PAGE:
Venture capital firm Andreessen Horowitz (a16z) appears to remain bullish on the crypto and blockchain space.
In a new report published Friday, the firm said crypto cycles look “chaotic,” but they have consistently led to new ideas, projects and startups.
There have been three crypto cycles - 2009-2012, 2012-2016, and 2016-2019 - according to a16z. All three cycles have seen a peak period in which crypto prices shot up, led to new interest and social media activity, more people and developers getting involved, and saw more projects and product launches.
For instance, the first cycle, which peaked in 2011 saw the largest exchanges, miners, and wallets getting founded. The next cycle peaked in 2013 and saw "many important" projects getting created and funded, including Ethereum. Finally, the third crypto cycle, which peaked in 2017, captured mainstream attention, said a16z.
“The 2017 cycle spawned dozens of exciting projects in a wide range of areas including payments, finance, games, infrastructure, and web apps. Many of these projects are launching in the near future, possibly driving a fourth crypto cycle,” it added.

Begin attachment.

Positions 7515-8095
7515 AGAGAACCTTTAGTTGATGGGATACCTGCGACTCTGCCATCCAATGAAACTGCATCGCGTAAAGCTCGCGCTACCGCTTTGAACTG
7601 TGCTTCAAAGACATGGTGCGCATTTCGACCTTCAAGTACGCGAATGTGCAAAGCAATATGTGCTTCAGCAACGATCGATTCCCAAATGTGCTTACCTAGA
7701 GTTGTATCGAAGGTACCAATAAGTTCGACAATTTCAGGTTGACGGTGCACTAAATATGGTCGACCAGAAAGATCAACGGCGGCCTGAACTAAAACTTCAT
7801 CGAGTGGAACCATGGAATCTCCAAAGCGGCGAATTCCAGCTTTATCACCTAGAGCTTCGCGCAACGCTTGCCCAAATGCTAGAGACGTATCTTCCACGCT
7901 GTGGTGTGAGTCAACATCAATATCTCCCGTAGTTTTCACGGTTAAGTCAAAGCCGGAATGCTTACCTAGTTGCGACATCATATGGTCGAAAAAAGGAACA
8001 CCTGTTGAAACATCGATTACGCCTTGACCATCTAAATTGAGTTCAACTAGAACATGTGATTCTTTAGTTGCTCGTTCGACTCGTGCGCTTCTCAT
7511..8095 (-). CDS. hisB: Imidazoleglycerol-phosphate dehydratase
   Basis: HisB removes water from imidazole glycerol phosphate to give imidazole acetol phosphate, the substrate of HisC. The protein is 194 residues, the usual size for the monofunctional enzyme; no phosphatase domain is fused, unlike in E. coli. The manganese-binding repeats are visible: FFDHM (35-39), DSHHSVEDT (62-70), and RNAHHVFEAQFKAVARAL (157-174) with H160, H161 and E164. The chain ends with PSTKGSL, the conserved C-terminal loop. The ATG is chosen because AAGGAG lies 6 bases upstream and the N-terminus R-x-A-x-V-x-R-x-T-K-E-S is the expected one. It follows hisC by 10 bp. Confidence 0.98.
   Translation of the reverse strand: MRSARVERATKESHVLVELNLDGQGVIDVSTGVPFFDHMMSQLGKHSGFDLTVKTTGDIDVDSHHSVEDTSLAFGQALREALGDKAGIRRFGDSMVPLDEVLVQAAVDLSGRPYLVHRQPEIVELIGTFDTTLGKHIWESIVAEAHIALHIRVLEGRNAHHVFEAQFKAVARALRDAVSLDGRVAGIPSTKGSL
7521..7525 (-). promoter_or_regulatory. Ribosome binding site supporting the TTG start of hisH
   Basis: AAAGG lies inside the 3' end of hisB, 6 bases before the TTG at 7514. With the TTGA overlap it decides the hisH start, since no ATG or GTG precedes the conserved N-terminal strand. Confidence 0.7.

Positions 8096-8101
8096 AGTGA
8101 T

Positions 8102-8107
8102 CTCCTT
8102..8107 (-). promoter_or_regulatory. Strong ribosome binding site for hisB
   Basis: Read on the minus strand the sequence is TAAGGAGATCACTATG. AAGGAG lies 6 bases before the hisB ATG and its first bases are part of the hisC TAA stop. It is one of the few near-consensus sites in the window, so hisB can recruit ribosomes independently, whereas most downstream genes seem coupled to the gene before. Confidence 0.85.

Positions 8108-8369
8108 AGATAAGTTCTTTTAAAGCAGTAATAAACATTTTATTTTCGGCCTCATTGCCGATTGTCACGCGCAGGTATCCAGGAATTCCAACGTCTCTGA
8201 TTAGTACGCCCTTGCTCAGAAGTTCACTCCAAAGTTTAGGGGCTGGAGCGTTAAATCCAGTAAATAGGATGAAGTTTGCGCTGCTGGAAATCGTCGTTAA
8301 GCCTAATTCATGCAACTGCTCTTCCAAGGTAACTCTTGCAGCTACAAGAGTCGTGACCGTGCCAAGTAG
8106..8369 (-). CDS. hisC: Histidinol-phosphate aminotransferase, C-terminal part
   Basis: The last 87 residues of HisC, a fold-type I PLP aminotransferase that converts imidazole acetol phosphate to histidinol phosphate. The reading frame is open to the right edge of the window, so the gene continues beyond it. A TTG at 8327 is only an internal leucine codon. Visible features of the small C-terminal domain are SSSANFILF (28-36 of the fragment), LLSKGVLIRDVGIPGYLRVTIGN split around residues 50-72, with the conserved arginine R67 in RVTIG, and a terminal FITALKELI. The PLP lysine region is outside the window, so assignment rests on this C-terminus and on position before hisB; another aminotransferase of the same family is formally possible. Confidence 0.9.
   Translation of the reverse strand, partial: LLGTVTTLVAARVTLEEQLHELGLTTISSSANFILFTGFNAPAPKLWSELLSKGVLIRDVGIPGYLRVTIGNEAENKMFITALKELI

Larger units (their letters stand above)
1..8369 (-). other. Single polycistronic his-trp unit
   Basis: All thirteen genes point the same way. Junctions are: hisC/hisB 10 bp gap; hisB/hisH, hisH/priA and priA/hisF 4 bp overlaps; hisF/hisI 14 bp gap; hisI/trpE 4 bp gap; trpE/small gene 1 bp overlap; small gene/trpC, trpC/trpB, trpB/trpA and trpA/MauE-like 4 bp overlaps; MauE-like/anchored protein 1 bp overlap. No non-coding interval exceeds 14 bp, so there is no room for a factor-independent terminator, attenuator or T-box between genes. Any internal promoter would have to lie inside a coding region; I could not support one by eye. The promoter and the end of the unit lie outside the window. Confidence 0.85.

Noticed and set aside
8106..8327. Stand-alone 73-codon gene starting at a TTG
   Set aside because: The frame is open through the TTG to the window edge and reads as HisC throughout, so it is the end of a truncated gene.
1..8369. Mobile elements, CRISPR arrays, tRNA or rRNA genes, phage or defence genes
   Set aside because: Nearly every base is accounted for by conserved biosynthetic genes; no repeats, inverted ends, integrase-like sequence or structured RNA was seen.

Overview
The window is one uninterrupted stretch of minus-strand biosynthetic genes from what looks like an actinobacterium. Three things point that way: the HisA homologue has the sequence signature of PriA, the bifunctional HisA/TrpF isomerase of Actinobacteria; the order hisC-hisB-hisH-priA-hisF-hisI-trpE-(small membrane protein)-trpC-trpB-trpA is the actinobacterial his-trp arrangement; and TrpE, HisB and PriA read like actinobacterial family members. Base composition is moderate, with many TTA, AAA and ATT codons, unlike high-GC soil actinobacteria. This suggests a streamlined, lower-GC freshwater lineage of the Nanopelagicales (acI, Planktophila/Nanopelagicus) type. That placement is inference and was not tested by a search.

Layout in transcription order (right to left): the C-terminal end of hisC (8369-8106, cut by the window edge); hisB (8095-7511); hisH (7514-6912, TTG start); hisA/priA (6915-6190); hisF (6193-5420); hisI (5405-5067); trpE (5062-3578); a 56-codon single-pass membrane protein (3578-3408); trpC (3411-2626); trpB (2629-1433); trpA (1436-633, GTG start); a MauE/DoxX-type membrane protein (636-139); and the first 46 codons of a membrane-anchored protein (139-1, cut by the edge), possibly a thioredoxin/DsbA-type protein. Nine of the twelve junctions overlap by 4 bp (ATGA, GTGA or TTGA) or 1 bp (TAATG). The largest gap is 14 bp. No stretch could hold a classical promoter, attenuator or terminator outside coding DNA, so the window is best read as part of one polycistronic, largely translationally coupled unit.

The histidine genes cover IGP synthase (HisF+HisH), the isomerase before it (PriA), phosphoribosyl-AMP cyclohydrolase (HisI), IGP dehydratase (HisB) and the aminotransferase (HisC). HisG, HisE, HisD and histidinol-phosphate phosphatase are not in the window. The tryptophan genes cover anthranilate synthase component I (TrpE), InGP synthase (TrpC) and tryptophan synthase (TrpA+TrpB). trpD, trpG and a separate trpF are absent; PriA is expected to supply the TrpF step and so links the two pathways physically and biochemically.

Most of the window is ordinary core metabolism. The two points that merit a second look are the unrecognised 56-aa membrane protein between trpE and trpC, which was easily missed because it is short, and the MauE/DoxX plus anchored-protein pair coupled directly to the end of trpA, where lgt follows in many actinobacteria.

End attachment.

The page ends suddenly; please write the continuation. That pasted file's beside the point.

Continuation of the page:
Ten years of data
A16z analyzed ten years of data, including Reddit comments in crypto subreddits, Github commits in crypto repositories and Pitchbook funding data, and then came up with the following compound annual growth rates (CAGR) for each metric from 2010 to the present:
“Technologists and entrepreneurs will continue to push crypto forward in the coming years. We are excited to see what they build,” a16z concluded.
Just two weeks ago, a16z launched its second crypto fund, worth $515 million. The fund is set to invest in crypto and blockchain startups that are focused on payments, decentralized finance (DeFi), Web 3 and more.
A16z's first crypto fund, worth $350 million, was launched in 2018. That fund has invested in notable firms, including Coinbase, Libra, Maker, Compound, and more.
© 2023 The Block. All Rights Reserved. This article is provided for informational purposes only. It is not offered or intended to be used as legal, tax, investment, financial, or other advice.